DOJ Seal

Department of Justice

U.S. Attorney's Office
District of Maryland

For Immediate Release

Friday, February 5, 2016
Rod J. Rosenstein
, United States Attorney

Member of Cherry Hill Group ‘UDH’ Sentenced to 30 Years in Prison for Racketeering Conspiracy, Including Murder

Robbed and Murdered a Drug Rival

Baltimore, Maryland – U.S. District Judge George L. Russell III sentenced Dominic Evans, a/k/a “FlatLine,” age 25, of Baltimore, today to 30 years in prison, followed by five years of supervised release, for conspiracy to participate in a racketeering enterprise in connection with his gang activities as a member of the UDH organization, which operates in the Cherry Hill section of Baltimore.

The sentence was announced by United States Attorney for the District of Maryland Rod J. Rosenstein; Special Agent in Charge William P. McMullan of the Bureau of Alcohol, Tobacco, Firearms and Explosives - Baltimore Field Division; Commissioner Kevin Davis of the Baltimore Police Department; and Baltimore City State’s Attorney Marilyn Mosby.

“Many of the shootings and murders in Baltimore City result from disputes between rival drug gangs,” said U.S. Attorney Rod J. Rosenstein.  “Thanks to a lengthy and intensive investigation, we will hold accountable the criminals who turned Cherry Hill into a war zone.” 

  According to his plea agreement, from at least 2007 to 2013 Evans was a member of the UDH organization, which operates in the area of Cherry Hill known as “Up the Hill” or “Up da Hill.”  UDH members and associates have been in a long-running dispute with members of an organization known as “Coppin Court” that is involved in criminal activity in the part of Cherry Hill known as “Down the Hill,” and since at least January 2011, have been in a dispute with members of “Little Spelman,” another organization that is involved in criminal activity in the Down the Hill section of Cherry Hill. UDH members and associates used violence and intimidation to protect themselves, the organization, and their control of the drug trade in part of Cherry Hill.

Evans admitted that as a member of UDH he sold crack cocaine, heroin and other narcotics with UDH members.  In addition to selling drugs, Evans admitted that he participated in a robbery on January 15, 2007, in which the victim was stabbed.  Evan also admitted that on October 5, 2010, he and a co-defendant committed an armed robbery of two individuals who were selling marijuana in the area, but who were not UDH members.  After stealing $150 from one of the victims, Evans’ co-defendant began to shoot at the two individuals.  One of the victims was shot once and survived his wound, but the other victim, who was shot at least three times, died from her wounds.  The murder was captured on CCTV.  A Baltimore City jury acquitted Evans and his co-defendant of this murder.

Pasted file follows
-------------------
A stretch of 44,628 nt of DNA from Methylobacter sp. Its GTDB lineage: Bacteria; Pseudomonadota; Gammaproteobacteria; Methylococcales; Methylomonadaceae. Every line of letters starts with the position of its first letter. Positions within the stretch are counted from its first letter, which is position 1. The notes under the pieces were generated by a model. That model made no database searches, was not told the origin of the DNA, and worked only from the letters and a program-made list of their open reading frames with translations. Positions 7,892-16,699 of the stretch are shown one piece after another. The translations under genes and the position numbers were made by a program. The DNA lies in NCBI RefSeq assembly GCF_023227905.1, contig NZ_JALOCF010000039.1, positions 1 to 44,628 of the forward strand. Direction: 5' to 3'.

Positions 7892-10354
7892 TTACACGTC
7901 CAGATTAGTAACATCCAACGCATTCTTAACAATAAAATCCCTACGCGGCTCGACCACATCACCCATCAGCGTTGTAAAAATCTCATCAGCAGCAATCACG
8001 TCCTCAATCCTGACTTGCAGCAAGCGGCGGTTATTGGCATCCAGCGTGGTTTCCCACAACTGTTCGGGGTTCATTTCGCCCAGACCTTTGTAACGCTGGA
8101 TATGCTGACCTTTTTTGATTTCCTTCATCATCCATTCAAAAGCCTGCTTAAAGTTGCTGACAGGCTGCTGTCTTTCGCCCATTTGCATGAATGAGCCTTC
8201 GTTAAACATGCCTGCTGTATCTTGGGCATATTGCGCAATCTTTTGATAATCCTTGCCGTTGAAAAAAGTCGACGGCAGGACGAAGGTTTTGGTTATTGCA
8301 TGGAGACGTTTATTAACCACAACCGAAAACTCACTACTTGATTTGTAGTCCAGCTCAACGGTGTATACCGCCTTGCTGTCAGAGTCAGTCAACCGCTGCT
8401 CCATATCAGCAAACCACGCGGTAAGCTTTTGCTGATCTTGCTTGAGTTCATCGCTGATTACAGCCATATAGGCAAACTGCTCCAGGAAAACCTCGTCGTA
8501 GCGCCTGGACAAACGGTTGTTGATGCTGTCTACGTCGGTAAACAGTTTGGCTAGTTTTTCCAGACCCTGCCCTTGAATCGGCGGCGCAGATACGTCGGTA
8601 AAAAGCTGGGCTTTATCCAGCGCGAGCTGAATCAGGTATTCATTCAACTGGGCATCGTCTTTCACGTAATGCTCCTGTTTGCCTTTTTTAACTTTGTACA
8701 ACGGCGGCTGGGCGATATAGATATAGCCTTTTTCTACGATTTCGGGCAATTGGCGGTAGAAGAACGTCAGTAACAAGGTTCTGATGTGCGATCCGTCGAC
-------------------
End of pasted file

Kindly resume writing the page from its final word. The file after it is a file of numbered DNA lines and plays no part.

Finally, Evans admitted that November 11, 2013, in the 100 block of South Monroe Street in Baltimore, he started a fight with another individual, produced a large 10 inch kitchen knife and began stabbing and slicing at the victim.  Evans took $50 from the victim.  The victim was taken to Shock Trauma with stab wounds to his head, upper back and hands.   The knife was recovered at the scene.  CCTV captured the assault. Approximately seven minutes later, Evans walked into a hospital four blocks away, complaining of a slice wound to the palm of his left hand.  Evans pleaded guilty to this first degree assault in Baltimore City Circuit Court and was sentenced to 12 years in prison.

Throughout the course of Evans’ involvement in the UDH drug conspiracy Evans knew that the conspiracy involved between 840 grams and 2.8 kilograms of crack cocaine and between three and 10 kilograms of heroin

United States Attorney Rod J. Rosenstein praised the ATF, Baltimore Police Department, and Baltimore City State’s Attorney’s Office for their work in the investigation. Mr. Rosenstein thanked Assistant United States Attorneys Andrea L. Smith, Seema Mittal, and Patricia C. McLane, who prosecuted this Organized Crime Drug Enforcement Task Force case.



Baltimore Field Division